The Death Penalty vs. Alternative Punishments
In the United States Constitution, the 8th Amendment prohibits the use and practices of cruel and unusual punishment. What exactly is considered to be cruel and unusual punishment? This question is a hot topic among America’s many different current controversies. Many people are saying that the use of capital punishment (to be sentenced to death as a penalty in the eyes of the law a capital crime. An execution capital punishment) is a direct violation of the 8th Amendment to the Constitution of the United States (Capital Punishment). They say there should be another way to deal with these criminals other than having them executed. The purpose of this paper is to give a brief history of the death penalty and state some alternative forms of punishment along with opposing viewpoints. As t which one is right, that’s up to you to decide.
Capital punishment has been a part of our government since the seventeenth century (The Death Penalty in America). The criminal law that we had here was just a variation colony by colony, on the law of England. Although the capital law of the thirteen colonies differed from one another, many interesting and important details concerning the death penalty and various other things occurred during the century and a half of the colonial period. All of the colonies authorized public executions by hanging as the mandatory punishment for various crimes against the state, the person, and the property (The Death Penalty in America).
In the early nineteenth century, English criminal law imposed the death penalty for a wide range of crimes from murder, treason, rape, to such stupid things as petty theft. Of all of the nonhomocidal crimes particularly by death, rape was by far the most numerous. Some ten percent of all executions carried out between 1930 and 1977 were for rape.
Those who opted to keep the death penalty did so because they thought that it would act as a discouragement for would be criminals and to keep the community safe. In theory it seemed clear-cut, but does it work? America has had more violent crimes this century than in any other time in its history. The only real point that both sides can agree upon is that the death penalty stops the convicted murder from ever killing again. Some say that this reason is enough to keep the death penalty.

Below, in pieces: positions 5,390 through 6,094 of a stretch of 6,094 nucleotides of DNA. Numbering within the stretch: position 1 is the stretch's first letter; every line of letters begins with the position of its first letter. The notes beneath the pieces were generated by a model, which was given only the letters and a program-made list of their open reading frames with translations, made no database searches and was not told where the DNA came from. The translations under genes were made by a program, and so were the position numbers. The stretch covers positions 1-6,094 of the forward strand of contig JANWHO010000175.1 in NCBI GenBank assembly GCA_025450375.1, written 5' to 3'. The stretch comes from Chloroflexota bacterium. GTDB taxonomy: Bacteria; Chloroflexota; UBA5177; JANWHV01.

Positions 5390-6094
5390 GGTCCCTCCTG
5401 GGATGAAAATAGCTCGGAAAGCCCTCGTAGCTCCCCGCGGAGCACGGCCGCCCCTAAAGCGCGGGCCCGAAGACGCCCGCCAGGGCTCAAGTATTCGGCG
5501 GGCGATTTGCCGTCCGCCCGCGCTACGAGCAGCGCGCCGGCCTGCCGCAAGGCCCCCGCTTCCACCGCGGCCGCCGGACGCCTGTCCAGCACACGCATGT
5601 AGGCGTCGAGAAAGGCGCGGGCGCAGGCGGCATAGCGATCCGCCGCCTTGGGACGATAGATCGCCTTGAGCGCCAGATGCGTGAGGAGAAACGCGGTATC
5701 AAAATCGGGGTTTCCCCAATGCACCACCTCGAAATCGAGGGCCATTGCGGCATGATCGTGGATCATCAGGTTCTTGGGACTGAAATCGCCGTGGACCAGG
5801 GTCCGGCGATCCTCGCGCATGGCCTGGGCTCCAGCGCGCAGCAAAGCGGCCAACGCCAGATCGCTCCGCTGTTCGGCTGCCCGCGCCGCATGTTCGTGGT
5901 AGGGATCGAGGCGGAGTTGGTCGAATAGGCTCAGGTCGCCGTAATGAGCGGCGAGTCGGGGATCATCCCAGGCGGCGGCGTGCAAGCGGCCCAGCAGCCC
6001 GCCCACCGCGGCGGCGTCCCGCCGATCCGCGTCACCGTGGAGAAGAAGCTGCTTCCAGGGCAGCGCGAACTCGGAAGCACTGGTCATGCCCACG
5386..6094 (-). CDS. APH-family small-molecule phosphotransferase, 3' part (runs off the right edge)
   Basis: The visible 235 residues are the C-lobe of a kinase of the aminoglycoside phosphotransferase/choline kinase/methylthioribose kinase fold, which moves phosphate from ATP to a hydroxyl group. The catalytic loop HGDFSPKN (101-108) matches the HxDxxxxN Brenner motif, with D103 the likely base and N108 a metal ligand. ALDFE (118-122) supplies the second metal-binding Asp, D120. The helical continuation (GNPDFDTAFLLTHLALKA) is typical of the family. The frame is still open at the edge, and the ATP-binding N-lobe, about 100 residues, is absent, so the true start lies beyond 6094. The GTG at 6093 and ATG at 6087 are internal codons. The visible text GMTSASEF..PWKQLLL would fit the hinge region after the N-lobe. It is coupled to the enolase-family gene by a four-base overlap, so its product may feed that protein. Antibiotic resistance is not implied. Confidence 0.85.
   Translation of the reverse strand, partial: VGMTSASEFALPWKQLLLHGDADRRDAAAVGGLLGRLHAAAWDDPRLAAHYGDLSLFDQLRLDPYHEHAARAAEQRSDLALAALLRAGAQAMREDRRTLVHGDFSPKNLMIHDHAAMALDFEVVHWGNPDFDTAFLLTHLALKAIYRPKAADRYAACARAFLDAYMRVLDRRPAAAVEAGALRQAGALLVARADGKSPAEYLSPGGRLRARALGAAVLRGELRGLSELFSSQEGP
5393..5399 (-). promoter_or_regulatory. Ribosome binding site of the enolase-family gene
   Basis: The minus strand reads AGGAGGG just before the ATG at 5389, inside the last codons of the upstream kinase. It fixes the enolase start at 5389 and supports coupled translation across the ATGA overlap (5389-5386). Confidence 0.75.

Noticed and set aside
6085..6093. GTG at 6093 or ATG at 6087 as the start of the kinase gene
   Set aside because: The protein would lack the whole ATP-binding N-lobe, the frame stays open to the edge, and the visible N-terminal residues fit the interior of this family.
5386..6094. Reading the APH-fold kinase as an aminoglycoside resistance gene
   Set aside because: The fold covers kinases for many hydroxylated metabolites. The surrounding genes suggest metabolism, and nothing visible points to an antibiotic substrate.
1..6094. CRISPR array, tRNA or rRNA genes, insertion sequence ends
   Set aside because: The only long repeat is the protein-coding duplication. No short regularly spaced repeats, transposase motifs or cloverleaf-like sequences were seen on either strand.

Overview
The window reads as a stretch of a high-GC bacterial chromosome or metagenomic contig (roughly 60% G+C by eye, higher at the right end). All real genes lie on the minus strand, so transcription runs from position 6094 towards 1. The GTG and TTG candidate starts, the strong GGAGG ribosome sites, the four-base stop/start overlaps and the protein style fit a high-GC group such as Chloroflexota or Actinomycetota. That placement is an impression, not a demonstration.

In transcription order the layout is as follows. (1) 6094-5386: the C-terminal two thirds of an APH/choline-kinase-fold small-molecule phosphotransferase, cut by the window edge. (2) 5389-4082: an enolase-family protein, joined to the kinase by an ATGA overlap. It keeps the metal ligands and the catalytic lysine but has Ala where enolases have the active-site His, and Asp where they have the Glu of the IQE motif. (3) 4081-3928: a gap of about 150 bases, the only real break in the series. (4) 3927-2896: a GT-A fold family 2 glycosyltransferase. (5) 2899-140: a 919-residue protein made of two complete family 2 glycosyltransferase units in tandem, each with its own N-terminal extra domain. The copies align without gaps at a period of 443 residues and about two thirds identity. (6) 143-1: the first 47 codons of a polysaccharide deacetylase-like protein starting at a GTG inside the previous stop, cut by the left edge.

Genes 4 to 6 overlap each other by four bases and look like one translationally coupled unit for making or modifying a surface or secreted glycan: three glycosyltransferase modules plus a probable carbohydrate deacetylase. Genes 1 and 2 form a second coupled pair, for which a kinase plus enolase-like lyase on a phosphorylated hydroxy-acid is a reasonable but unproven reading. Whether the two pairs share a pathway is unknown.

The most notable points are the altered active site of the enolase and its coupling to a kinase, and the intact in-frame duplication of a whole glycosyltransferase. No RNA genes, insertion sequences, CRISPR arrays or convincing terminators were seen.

There are currently five different ways to carry out the death penalty in the United States. The first is death by firing squad. Death occurs because of massive damage to the body’s vital organs, heart, central nervous system, or by a combination of these different effects with hemorrhage (The Execution Protocol). Probably the quickest way to execute a human being with a gun is to fire a single bullet from a piston at point blank range into the head. Yet in Idaho and Utah, the law specifies a five-man rifle squad.
Execution by firing squad has a long history in America. The first recorded execution by firing squad was in 1608, when George Kendall, one of the original councilors in the colony of Virginia was put to death (The Execution Protocol).
People opposed to the death penalty say that being shot to death if a form of cruel and unusual punishment. There have been cases where the marksmen have missed the shot and it has taken a man over an hour to die from his wounds. Another problem with this form of execution is that some members of the firing squad have been known to aim away from the man’s heart, shooting him where it would take longer to die.
This happened on September 10, 1951, in the execution of Elisio Mares. During his execution, all five of the marksmen aimed away from the target over Mares heart and shot him on the right side of his chest. The firing squad and witnesses watched in horror as Mares slowly bled to death (The Execution Protocol). When Gary Gilmore was shot to death in Utah in 1973, all four bullets pierced his heart. However, heart death was not immediate, and the doctor had to check twice before pronouncing him dead, two minutes after the